An Interview With Emmanuel Villers
04/01/2011 – TangerMed is the evolving port complex in Morocco which is providing a new global capability for global trade. As The Economist put it in a 2008 article on the Mediterranean economies,
Look southward from the southern tip of Spain, across the strait of Gibraltar. There, only 14km (nine miles) away through the slight sea haze arises the vast construction works of a new seaport to the east of Tanger in northern Morocco.
TangerMed opened its first docks last July (2007). Handling 3.5m containers a year, it is already as big as Felixstowe, Britain’s biggest port. A second terminal opens this summer, and within seven years its annual capacity will rise to 8.5m. It will be the largest container port in the Mediterranean, not far behind Europe’s biggest, Rotterdam (although merely one-third the size of the Asian giants of Singapore, Shanghai and Hong Kong). Similar ports are being finished in Algeria, Egypt, Malta and Tunisia.
One-third of the world’s container traffic already passes through the Mediterranean, bringing manufactured goods from China and South-East Asia to Europe and the east coast of America. The Moroccans, spending some €3.5 billion ($5.5 billion) on TangerMed, and others along the coast hope that if they build, a big slice of global commerce will come to their shores. Goods will arrive to be broken down into smaller loads and sent around Europe. Manufacturers will set up factories in tax-free zones planned around the docks, bring in components for assembly and serve the huge market across the water.
Building a new port facility in such a strategic location obviously requires considerable attention to the security dimension. The entire infrastructure of the port and its maritime traffic situation requires crafting a sound security system.
The TangerMed complex is managed by the Tanger Mediterranean Special Agency (TMSA) on behalf of the Moroccan Government. Cassidian has built a trusted partnership with the TMSA since an initial contract was signed in early 2008 to work on security with the TMSA.
The partnership has entailed three core efforts.
The first was crafting architecture for TangerMed security system as a lead systems integrator (LSI) working with the TMSA. Such an approach allowed the port authorities to determine the most effective way to proceed with the security approach, rather than simply adding ad hoc systems to provide for security in a jerry built manner.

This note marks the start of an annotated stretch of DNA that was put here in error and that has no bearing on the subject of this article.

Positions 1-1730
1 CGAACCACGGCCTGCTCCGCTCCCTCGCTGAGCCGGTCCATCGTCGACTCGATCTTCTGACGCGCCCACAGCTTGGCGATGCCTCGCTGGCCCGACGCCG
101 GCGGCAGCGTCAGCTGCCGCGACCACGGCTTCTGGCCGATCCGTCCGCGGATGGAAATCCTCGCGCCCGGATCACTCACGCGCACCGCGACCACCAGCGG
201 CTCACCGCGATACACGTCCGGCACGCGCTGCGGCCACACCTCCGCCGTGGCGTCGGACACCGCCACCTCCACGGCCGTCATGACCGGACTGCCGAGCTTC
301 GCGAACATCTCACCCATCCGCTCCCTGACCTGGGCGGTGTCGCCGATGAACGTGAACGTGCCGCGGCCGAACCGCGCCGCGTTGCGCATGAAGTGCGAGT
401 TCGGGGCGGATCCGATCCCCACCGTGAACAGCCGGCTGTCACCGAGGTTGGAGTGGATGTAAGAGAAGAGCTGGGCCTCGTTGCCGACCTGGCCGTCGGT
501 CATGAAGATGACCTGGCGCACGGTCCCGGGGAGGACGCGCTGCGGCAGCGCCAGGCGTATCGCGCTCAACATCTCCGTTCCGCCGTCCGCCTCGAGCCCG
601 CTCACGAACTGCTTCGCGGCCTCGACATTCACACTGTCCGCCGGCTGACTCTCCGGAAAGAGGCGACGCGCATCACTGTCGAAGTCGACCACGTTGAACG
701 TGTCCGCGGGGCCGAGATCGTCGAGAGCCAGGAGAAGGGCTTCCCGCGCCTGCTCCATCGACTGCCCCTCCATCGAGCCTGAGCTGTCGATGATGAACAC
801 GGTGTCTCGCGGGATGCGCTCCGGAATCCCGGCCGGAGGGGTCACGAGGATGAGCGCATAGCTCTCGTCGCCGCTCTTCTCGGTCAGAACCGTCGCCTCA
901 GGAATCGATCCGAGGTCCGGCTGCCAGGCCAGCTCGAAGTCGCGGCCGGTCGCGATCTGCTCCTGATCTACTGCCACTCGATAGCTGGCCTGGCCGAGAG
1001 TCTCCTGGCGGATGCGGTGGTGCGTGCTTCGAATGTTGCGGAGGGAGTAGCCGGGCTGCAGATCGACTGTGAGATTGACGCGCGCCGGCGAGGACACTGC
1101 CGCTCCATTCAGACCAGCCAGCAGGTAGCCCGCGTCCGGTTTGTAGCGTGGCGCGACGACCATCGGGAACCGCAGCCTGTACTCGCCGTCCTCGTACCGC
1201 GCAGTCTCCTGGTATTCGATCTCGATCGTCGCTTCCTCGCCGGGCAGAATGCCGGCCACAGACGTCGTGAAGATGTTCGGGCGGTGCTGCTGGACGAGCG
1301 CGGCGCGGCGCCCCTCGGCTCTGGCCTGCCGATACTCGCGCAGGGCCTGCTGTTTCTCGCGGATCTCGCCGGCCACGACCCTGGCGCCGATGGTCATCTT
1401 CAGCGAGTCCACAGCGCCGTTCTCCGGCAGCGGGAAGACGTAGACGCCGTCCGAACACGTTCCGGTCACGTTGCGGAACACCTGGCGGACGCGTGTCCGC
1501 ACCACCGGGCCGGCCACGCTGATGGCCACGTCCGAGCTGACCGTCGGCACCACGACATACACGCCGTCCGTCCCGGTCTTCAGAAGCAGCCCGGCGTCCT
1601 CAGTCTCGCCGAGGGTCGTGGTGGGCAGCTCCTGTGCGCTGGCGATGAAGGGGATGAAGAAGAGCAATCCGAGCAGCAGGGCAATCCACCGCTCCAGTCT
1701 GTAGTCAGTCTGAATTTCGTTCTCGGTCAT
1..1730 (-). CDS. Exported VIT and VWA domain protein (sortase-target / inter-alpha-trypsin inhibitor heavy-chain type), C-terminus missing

The second was to shape an approach to container security for the port, and given that a core raison d’etre of the port was to manage container ships, and especially the new giant container ships, this is a key element for secure operations of the port. Here Cassidian worked with the TMSA to determine which systems needed to be put in place for the authorities to put in place a command post with capabilities to provide for container security.
The third was to shape other security tools and capabilities to provide for close-in security capabilities to ensure an efficient protection of the port.
In late December, Second Line of Defense’s Robbin Laird sat down with Cassidian’s Emmanuel Villers to discuss the TangerMed project and the role of Cassidian in crafting a 21st century port security solution set. He is in charge within Cassidian of maritime security. The full interview will appear on the Second Line of Defense website later, but here the main points of the interview are summarized.
SLD: Could you describe the importance of the port project?
Villers: The project reflects the intent of the King of Morocco to develop the North of Morocco. It is located in a key strategic location in the Gibraltar Strait. More than 30% of global container shipping passes through the Strait. Shipping from Asia goes through the Suez Canal passes through the Mediterranean and reaches towards North and South America. The port is also at the crossroads as well of North-South shipping trade. And obviously this has great growth potential as 21st century trade.
SLD: Security is considered a high priority for the TMSA?
Villers: Security of the port is one of highest priorities for the TMSA, who has decided to entrust its security system to one integrator instead of several companies. In part, it is because of the magnitude of the investment, more than three billion euros to date. The shipping companies obviously require a high level of security. And for the TMSA, the port economy can be reliable, only if security is ensured.